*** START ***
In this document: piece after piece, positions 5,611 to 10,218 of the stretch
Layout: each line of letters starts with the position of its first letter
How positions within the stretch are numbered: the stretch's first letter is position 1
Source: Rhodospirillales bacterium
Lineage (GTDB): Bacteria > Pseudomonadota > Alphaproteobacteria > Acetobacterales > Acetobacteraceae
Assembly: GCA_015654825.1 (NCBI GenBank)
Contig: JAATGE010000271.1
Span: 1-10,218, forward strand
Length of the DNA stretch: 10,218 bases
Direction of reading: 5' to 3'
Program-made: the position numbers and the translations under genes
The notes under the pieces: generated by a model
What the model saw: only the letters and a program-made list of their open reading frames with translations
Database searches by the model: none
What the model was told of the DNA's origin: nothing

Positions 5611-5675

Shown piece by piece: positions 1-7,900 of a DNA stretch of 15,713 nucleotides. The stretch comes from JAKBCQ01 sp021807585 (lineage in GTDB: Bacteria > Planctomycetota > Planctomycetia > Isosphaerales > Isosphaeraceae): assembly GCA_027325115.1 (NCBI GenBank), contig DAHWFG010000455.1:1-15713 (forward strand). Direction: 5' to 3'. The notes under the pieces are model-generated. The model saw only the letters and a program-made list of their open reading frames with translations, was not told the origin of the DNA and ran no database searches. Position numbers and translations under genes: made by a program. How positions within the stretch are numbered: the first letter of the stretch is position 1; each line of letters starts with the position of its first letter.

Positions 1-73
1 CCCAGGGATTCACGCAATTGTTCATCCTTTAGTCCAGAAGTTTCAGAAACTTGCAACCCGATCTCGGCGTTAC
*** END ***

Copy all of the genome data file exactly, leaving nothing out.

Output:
In this document: piece after piece, positions 5,611 to 10,218 of the stretch
Layout: each line of letters starts with the position of its first letter
How positions within the stretch are numbered: the stretch's first letter is position 1
Source: Rhodospirillales bacterium
Lineage (GTDB): Bacteria > Pseudomonadota > Alphaproteobacteria > Acetobacterales > Acetobacteraceae
Assembly: GCA_015654825.1 (NCBI GenBank)
Contig: JAATGE010000271.1
Span: 1-10,218, forward strand
Length of the DNA stretch: 10,218 bases
Direction of reading: 5' to 3'
Program-made: the position numbers and the translations under genes
The notes under the pieces: generated by a model
What the model saw: only the letters and a program-made list of their open reading frames with translations
Database searches by the model: none
What the model was told of the DNA's origin: nothing

Positions 5611-5675

Shown piece by piece: positions 1-7,900 of a DNA stretch of 15,713 nucleotides. The stretch comes from JAKBCQ01 sp021807585 (lineage in GTDB: Bacteria > Planctomycetota > Planctomycetia > Isosphaerales > Isosphaeraceae): assembly GCA_027325115.1 (NCBI GenBank), contig DAHWFG010000455.1:1-15713 (forward strand). Direction: 5' to 3'. The notes under the pieces are model-generated. The model saw only the letters and a program-made list of their open reading frames with translations, was not told the origin of the DNA and ran no database searches. Position numbers and translations under genes: made by a program. How positions within the stretch are numbered: the first letter of the stretch is position 1; each line of letters starts with the position of its first letter.

Positions 1-73
1 CCCAGGGATTCACGCAATTGTTCATCCTTTAGTCCAGAAGTTTCAGAAACTTGCAACCCGATCTCGGCGTTAC